Sciatic Nerve Piriformis Syndrome (running injuries)
Jun 2, 2014
The piriformis muscle creates a real pain in the butt for many people. Repetitive actions could be the cause of all your pain. Read on to learn what a piriformis muscle is, why repetitive actions can create the pain and how to resolve these actions using natural means.
What Is a Piriformis?
The piriformis is one of the six deep external rotator muscles in the buttocks area. The sciatic nerve comes down from the spine and in a few rare cases the muscle has a double belly and the sciatic nerve goes through the middle of the heads. This syndrome creates immense pain to the individual and may require extensive measures to relieve.
Many others get sporadic pain in the butt or the hip area as they age. This pain may seem to go away at first but keeps coming back and becoming harder to relieve with each incident. We start off as a baby with 100 percent flexibility and every fall or bump accrues in our muscles over the years. The problem will never really goes away until it’s massaged out. Instead, it just builds up until the muscle is sitting at 90-100 percent contraction and is locked on that nerve.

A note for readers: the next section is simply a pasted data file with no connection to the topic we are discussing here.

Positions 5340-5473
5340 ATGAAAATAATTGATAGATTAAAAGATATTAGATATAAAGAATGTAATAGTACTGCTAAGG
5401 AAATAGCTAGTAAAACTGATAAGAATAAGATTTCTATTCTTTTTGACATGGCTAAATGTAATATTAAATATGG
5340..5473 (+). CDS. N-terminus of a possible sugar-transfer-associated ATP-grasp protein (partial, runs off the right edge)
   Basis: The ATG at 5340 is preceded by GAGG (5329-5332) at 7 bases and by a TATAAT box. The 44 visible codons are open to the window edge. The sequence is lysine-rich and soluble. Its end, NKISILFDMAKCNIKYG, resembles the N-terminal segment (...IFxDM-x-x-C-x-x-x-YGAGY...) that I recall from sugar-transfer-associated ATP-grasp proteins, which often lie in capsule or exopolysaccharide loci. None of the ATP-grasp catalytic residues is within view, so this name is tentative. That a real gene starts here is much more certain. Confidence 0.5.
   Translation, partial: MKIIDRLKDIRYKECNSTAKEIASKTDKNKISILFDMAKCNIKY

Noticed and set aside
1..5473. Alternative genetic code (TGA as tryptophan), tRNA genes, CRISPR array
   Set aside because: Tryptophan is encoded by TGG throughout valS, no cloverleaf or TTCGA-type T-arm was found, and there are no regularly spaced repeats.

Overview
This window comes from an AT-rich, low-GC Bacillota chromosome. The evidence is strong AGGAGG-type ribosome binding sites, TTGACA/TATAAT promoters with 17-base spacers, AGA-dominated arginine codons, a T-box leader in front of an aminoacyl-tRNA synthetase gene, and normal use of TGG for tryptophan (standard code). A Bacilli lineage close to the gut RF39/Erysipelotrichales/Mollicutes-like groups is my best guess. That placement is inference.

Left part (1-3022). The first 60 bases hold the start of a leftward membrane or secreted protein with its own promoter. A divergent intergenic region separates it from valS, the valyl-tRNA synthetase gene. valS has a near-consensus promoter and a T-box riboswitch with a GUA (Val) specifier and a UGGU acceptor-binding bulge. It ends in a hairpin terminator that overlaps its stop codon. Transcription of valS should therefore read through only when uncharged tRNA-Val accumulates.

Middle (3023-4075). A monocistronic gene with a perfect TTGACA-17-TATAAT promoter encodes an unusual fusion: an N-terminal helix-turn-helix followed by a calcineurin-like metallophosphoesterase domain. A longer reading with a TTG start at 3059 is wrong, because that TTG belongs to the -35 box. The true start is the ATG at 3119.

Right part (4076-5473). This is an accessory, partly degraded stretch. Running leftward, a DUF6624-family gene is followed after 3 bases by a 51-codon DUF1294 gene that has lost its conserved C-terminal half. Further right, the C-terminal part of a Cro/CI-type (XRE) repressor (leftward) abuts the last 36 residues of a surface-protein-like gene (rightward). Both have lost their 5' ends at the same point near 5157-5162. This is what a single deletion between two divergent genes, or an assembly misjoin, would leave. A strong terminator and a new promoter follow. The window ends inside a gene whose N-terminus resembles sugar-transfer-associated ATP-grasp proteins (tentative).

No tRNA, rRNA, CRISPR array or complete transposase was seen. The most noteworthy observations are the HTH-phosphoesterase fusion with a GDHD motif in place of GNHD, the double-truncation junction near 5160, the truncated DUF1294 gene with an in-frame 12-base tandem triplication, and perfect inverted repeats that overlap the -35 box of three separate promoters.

What is Creating This Pain?
Most likely a repetitive action such as how you climb stairs or if you do a lot of sitting will create the tightness in the muscle. It, in turn, tightens around the sciatic nerve choking it, sending pain or burning down the leg. Another possibility is trauma created from falling on your butt and damaging the muscles causing them to tighten.
What Actions Cause This Pain?
How to Get Rid of Existing Pain
The first thing to try is heat and cold. If an injury has occurred within 48 hours, try the cold first. A bag of frozen peas works great and conforms really well to an injury. If it’s an older injury, apply heat to try to relieve the death grip that the piriformis has on the nerve. You should start getting relief once the muscle relaxes and starts getting a blood flow into it. The sciatic nerve pain should start to lessen at this point also.
Now is a good time to get out a tennis ball, get up against a solid wall and roll the ball around on the butt muscles until you find the hot spots. Press into the ball/wall for 20-25 seconds per spot increasing pressure by bending forward. Move the ball from the hip across the butt hitting all the sore hot spots going in toward the sacrum. You can also try this on the floor but many people have difficulty getting up after. Next, re-apply the heat or cold and rub in some liniment and let it soak into the muscle. If the muscle still does not respond get in to see a deep tissue neuromuscular massage therapist for a good massage. If that does not work head to the doctor.